Web 1.0 and Web 2.0
This was the first version of the Web. Tim Berners-Lee conceptualized and created it to enable sharing of data to a global audience. This version consists of static interconnected pages and was a database of content available digitally. A few people created web pages and it was available to a large audience. Instead of the huge volumes of an encyclopedia, that were heavy and expensive, the Internet made it possible for users to get information for free. It was an information-sharing platform.
Although users could view information using the Internet, they could not react to it. This led to the evolution of the web into Web 2.0.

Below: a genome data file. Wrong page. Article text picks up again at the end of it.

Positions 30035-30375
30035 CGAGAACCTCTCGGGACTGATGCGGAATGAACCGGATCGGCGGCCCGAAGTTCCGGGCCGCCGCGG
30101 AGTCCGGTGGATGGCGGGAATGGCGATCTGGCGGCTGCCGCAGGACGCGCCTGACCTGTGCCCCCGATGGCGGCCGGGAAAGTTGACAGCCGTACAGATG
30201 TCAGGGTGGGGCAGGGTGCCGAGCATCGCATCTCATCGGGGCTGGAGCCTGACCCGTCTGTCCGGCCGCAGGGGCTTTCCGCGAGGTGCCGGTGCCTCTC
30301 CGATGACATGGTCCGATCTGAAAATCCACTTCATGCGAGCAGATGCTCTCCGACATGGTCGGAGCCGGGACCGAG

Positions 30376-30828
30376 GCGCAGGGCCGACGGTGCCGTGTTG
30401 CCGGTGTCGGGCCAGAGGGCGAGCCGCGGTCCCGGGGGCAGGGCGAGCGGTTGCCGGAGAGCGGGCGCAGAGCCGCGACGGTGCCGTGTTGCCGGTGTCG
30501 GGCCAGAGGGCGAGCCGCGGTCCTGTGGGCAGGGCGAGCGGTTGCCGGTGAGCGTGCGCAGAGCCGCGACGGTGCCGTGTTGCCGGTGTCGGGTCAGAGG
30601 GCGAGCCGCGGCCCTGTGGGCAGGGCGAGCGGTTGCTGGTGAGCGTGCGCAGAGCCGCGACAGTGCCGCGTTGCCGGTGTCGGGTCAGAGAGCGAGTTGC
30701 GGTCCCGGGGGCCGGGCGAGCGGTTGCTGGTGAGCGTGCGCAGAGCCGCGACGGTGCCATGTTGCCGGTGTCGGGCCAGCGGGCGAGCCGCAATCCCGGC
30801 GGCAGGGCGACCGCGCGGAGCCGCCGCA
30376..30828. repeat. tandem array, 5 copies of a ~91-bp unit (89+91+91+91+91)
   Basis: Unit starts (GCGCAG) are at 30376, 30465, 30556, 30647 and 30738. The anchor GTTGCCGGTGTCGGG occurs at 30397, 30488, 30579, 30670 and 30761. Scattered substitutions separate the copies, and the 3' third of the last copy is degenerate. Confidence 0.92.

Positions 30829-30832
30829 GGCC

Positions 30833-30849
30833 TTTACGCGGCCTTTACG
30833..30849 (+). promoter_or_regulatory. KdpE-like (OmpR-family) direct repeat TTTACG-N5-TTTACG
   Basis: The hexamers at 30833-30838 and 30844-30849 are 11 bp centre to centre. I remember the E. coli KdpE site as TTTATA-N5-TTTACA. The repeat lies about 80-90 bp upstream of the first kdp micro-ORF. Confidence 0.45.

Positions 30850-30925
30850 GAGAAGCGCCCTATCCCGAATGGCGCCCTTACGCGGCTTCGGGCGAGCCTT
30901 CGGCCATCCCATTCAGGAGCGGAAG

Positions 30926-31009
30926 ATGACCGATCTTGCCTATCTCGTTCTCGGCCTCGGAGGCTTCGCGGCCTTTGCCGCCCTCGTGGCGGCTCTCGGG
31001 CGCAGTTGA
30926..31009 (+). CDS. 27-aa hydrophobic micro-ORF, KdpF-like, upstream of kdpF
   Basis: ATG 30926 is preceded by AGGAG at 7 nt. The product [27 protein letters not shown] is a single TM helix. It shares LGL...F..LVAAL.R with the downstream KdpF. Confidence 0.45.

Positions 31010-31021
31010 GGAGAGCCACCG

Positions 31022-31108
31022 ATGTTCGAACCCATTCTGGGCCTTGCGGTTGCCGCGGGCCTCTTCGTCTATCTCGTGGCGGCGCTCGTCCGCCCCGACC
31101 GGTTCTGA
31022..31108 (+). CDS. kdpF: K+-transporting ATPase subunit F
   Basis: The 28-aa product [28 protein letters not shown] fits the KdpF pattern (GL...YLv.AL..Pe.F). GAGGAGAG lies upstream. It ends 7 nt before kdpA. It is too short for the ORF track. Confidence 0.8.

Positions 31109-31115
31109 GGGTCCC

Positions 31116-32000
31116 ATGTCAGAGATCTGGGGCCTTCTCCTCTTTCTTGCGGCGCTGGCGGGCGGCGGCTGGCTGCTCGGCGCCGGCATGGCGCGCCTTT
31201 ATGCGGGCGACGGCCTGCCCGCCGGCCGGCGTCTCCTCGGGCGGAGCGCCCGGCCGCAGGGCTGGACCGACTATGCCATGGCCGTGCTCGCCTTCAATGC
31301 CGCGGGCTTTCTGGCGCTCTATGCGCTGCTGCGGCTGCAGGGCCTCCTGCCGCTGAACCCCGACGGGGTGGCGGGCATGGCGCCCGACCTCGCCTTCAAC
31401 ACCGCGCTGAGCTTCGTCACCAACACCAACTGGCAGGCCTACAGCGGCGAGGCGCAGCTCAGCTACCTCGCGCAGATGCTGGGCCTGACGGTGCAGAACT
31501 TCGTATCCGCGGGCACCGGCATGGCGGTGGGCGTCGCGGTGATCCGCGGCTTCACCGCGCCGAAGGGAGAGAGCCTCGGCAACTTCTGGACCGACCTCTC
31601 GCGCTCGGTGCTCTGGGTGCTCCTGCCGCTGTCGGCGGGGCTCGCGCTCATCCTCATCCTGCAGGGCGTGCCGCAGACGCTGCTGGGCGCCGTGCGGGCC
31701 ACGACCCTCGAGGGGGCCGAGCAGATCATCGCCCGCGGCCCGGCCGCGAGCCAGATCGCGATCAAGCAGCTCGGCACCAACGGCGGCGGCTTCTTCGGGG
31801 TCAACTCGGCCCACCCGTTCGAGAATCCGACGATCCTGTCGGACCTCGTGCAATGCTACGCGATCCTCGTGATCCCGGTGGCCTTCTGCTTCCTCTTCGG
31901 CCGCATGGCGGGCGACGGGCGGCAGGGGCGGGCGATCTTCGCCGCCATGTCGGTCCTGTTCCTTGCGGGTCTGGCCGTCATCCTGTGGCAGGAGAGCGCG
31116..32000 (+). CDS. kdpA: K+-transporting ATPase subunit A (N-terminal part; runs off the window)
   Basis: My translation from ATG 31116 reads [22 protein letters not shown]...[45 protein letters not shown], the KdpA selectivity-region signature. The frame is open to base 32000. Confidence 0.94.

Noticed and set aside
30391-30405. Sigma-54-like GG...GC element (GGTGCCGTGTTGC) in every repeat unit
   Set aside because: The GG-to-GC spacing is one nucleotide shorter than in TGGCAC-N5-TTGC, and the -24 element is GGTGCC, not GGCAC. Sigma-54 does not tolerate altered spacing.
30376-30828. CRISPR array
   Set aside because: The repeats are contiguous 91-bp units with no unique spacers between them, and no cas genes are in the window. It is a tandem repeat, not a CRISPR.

These days, the most widely used version of the web is Web 2.0. It is an interactive version of the earlier Web 1.0. Users are now able to create their content and share it online. They can also interact with the content using various tools. With the availability of mediums like social media, blogs, video blogs (or vlogs) podcasts, and more, users are now active participants on the web. Hence, it creates huge volumes of data.
The downside of this is that this user-generated data is owned and controlled by the platform where this content is generated. Moreover, these platforms collect additional information from users for their database. This has led to various incidents of security threats and data manipulation in the past. The Facebook-Cambridge Analytical data scandal
, Project Nightingale
, and IBM’s Photo-Scraping scandal
are prime examples of this. Security breaches are constantly monitored by organizations like Have I Been Pwned
These scandals have given rise to the need for an internet where data privacy is important and control is given to users, as opposed to organizations.